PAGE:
Right now, Tomlin is not the same pitcher he was in September. He has made some adjustments with pitching coach Mickey Callaway, namely emphasizing his curveball. Look at Tomlin's curveball usage by game this season, via Brooks Baseball:
Tomlin has nearly doubled his curveball usage in his past few starts. I'm not sure that's something that will work over the course of a full season given the strain curveballs put on the arm, but in a short postseason series, it would do just fine.
Tomlin had a 1.75 ERA in his final four regular-season starts and it has carried over into October. If this series goes to Game 6, the Indians will feel good about the guy they have on the mound.
5. Kluber looms in Game 7.
For the first time in his career, Corey Kluber started on short rest in Game 4 on Tuesday. He wasn't bad by any means; he allowed two runs in five innings and probably could have pitched the sixth had Francona let him. One run came on a Josh Donaldson home run, and ... well, that happens. What can you do? The other run scored on a blooper into the triangle.
"I felt fine. I don't really feel like it physically affected me at all," Kluber said following Game 4 when asked how pitching on three days' rest affected him. "I made a mistake to Donaldson, but I feel fine ... I think you get so much adrenaline in these games that there wasn't any extra fatigue."
Kluber is a bona fide ace, and if this series goes the distance, he'll be on the mound in Game 7. Yes, he'll be on short rest, but Kluber on short rest is still better than what, 90 percent of pitchers out there? To finish this comeback and get to the World Series, the Blue Jays will have to beat Kluber twice. They've done it once. Doing it again in a Game 7 setting on the road will be awfully tough.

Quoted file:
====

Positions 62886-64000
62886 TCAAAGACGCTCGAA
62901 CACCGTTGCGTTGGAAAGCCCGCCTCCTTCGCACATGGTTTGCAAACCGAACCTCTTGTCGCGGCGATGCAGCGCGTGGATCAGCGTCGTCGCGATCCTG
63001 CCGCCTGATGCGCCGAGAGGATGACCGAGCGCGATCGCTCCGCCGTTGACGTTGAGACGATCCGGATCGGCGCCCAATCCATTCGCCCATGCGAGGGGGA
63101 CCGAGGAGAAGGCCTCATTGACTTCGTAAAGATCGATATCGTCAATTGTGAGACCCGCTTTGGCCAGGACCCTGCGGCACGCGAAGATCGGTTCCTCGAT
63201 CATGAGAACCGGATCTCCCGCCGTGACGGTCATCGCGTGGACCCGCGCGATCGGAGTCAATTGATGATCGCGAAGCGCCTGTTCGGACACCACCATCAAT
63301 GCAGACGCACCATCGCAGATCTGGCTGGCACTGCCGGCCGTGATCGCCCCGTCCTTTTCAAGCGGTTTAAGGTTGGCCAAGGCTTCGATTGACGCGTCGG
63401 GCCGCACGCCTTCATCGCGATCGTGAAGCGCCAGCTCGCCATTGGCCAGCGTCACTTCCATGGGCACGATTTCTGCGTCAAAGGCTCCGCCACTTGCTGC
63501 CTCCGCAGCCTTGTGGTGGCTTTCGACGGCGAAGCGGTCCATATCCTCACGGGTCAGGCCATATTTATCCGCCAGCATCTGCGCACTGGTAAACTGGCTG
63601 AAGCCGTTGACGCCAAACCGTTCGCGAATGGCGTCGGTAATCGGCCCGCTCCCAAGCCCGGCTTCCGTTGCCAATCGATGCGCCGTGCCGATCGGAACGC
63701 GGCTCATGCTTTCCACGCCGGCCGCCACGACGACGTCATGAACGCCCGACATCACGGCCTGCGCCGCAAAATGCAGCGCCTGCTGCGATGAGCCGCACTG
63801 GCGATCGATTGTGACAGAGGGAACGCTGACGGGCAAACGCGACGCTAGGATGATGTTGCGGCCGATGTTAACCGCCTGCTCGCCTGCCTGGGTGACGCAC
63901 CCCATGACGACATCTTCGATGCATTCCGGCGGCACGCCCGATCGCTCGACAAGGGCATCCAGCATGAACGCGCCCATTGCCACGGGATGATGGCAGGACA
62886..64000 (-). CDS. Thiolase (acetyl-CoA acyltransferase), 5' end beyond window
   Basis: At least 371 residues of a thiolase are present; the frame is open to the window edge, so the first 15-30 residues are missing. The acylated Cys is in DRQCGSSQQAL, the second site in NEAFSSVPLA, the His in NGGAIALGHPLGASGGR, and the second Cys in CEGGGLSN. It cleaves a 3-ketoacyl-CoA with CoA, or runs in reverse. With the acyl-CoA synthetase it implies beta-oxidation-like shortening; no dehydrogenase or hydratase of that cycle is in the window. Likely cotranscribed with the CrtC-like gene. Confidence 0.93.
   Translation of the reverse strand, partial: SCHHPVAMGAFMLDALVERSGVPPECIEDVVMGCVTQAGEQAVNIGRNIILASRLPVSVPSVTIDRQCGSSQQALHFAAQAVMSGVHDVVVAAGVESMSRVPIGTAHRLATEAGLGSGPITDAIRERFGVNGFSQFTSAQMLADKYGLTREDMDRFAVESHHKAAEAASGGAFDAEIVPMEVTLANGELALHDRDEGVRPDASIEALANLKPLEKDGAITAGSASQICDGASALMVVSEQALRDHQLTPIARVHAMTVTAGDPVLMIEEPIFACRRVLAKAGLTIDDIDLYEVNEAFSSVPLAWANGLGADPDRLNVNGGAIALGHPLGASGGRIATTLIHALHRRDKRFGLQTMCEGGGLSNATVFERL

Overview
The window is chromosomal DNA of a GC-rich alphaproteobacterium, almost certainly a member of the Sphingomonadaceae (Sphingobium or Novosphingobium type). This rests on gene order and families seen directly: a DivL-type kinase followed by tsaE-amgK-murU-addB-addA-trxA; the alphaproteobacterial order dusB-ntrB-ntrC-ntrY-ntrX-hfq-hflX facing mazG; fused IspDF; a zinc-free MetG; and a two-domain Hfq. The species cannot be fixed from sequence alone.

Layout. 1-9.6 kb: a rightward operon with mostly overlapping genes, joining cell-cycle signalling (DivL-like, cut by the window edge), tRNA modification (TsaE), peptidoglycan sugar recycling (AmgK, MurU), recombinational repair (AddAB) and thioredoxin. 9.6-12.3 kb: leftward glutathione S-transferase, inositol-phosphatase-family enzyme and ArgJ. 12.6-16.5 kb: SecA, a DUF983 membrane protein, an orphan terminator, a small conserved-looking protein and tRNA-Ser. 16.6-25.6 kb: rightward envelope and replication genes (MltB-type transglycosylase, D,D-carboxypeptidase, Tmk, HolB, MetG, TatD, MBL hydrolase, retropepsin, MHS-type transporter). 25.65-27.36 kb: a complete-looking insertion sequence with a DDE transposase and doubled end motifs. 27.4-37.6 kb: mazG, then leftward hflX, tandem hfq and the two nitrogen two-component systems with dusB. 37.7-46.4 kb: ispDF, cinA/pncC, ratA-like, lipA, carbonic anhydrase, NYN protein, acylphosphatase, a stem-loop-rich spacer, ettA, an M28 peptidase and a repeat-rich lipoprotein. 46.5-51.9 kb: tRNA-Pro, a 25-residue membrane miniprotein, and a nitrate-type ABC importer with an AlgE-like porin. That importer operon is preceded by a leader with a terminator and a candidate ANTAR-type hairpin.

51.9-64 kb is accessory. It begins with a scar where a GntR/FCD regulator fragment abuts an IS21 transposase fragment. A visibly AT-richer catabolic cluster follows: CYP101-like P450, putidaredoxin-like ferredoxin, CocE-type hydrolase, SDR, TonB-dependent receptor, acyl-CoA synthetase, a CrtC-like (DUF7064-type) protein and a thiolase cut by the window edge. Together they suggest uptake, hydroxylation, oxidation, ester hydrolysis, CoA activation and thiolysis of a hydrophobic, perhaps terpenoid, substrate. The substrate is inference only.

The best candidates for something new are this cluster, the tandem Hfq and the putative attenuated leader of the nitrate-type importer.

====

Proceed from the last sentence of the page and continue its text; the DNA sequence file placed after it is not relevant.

6. The Indians have two home games left.
If Games 6 and 7 are necessary, they'll be played at Progressive Field in Cleveland. As aside from the usual home-field advantages -- sleep in your own bed, bat last, home crowd, etc. -- the Indians are a far better team at home than on the road. They really know how to use their ballpark.
Indians at home in 2016: 53-28 (.654), plus-105 run differential
Indians on the road in 2016: 41-39 (.513), minus-4 run differential
The Indians don't want to play Game 6 or 7 at home. They want their next two home games to be Games 1 and 2 of the World Series. But, if things don't go according to plan in Game 5 on Wednesday, the Tribe get to go home and try to clinch the AL pennant at home, where they've been dominant all year.
One win, especially in a dramatic game like Game 4, shifts the entire feel of the series. Now it feels like the Blue Jays have a shot to make a comeback. Twenty-four hours ago, they were doomed. Heck, if the Indians had lost Game 3 after Trevor Bauer bowed out early but won Game 4 and had the same 3-1 series lead they have right now, it would feel like they're in the driver's seat.
And that's because they are. Winning the first three games of a best-of-7 series gives you an awful lot breathing room. Believe me, the Indians wanted this series over Tuesday. It didn't happen. They'll come back and try to end it in Game 5 on Wednesday. They see this as a bump in the road, not the start of a collapse.
"We've just go out there, [stick with] our plan and approach, and execute," wunderkind shortstop Francisco Lindor said. "Be ourselves. We've got to continue to play the game the right way, how we play the game ... We're still confident. We believe in ourselves."